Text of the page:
The third type of distribution is called capital events. examples of this would be the company sells an asset, sells all the assets, or the company refinances debt and distributes to owners.
A lot of times a passive investor will have a preferred return, which means that that member gets the first money that is distributed. They will get their money before the promoters of that deal even. They will also get a return on that investment before the rest of the owners get their share.
- Transfer of Ownership Interest
When can a member transfer their own membership interests in the company and to whom? In general most operating agreements will restrict transfers in some way, shape, or form. Many LLCs are small businesses that have business partners that do not want the identity of their partners to be an unknown. This results in the restriction of the sale or trade of interests to someone else. These restrictions can be determined in many different ways in the operating agreement.
The agreement can also provide for compelled or optional purchases by the company and other members. The operating agreement will allow the company or members to buy the interest of a deceased member, disabled member, or member subjected to an involuntary transfer. This will be doe with a formula that is pre-determined either through an evaluation mechanism or a number given in the agreement. You run the risk of choosing to do this through an agreed upon number, because values change over time, and that number may end up being too small or too big.
- More Purchase/Sale Options
Put right allows a member to compel the company or other members to buy them out at a certain price over time. Usually, the put price is able to be financed by the company so that the company does not have to pay a large amount in a lump sum.
A tag along provision allows one member, who wants to sell their interest, to have other members tag along to that buyer with at the same time with the same price.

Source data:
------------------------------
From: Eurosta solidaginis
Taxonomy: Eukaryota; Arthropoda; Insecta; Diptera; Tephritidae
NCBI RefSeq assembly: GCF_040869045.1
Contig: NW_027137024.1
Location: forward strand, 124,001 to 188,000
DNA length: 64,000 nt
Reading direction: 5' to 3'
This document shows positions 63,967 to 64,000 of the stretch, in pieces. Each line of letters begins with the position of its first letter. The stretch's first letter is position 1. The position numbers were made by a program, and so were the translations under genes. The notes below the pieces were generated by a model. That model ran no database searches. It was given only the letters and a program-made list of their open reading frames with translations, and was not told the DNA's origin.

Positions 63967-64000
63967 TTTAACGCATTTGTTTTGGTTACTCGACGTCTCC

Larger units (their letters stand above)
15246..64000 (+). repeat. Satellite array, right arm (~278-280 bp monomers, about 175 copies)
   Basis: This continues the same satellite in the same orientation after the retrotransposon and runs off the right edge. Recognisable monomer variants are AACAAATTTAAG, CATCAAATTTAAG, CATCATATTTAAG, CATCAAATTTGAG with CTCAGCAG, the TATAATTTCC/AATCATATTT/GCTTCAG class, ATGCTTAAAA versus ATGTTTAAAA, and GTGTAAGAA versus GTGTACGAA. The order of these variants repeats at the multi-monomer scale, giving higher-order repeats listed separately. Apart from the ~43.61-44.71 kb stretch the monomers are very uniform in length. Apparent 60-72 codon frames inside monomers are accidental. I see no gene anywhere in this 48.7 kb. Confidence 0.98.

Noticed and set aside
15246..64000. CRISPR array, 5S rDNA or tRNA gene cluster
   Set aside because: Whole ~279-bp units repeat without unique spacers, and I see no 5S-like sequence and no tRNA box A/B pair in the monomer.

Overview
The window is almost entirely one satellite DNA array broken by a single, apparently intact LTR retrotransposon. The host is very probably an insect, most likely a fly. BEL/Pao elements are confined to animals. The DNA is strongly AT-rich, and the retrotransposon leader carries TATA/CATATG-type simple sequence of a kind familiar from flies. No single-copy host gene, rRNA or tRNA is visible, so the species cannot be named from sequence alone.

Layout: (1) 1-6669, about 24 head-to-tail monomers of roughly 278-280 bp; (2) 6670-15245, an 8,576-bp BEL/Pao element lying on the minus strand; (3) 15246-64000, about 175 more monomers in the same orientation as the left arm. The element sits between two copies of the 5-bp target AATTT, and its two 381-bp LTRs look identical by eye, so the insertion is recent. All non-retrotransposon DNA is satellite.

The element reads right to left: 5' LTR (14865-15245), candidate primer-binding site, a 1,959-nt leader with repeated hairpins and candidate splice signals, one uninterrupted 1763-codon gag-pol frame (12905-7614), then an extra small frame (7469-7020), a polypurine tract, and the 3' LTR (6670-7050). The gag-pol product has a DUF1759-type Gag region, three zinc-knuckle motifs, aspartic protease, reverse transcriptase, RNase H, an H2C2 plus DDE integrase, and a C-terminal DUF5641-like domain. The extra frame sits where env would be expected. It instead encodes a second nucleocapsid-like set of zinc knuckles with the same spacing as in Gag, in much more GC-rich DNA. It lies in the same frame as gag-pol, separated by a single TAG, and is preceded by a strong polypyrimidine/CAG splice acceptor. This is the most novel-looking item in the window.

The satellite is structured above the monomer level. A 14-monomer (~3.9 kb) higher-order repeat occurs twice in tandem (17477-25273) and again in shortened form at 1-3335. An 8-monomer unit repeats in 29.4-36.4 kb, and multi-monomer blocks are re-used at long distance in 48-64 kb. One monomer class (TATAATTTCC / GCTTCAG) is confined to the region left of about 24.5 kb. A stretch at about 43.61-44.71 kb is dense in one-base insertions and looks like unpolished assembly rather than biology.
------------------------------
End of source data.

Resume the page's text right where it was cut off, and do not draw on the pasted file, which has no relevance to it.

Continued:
A drag along provision is when a member wants to sell to a third party and compel other members to do the same at the same price and time.
- Withdraw and Dissolve
Another item that should be in an agreement is a restriction on a member’s ability to withdraw from the company. Withdraw means that a member just leaves the company at any time. However, the LLC Act requires the company to pay the fair value of that member, who wants to withdraw, interest in a lump sum. This can be problematic for a company that has little cash flow. Operating agreements will require its’ members to waive their rights to withdraw and waive their rights to receive fair value for their interests. Instead that value will be determine by an evaluation mechanism or a pre-determined number.
Operating agreements will also provide for what happens when the company wants to dissolve . Who will make that decision? Who liquidates those assets and distributes them to the members? Is it a board or member decision? This is all determined in the operating agreement. When this decision is made, the company will file an articles of dissolution with the Secretary of State, someone affiliated with the company will liquidate the assets, and then the assets will be distributed, with a set formula, to the members.
Topics & Lessons
Each Below Topic Contains a Video Lesson and Helpful Downloadable Information
What Problem am I Solving and Who am I Solving it For?
The Planning Process and Planning Tools
What It Takes to Be Successful
Funding Options for Starting Your Business
The Realities of Grant Funding
Partnership and Operating Agreements
B Corp Certification
Is Starting a Business Right for You?
Analyzing Your Personal Finances Before Starting A Business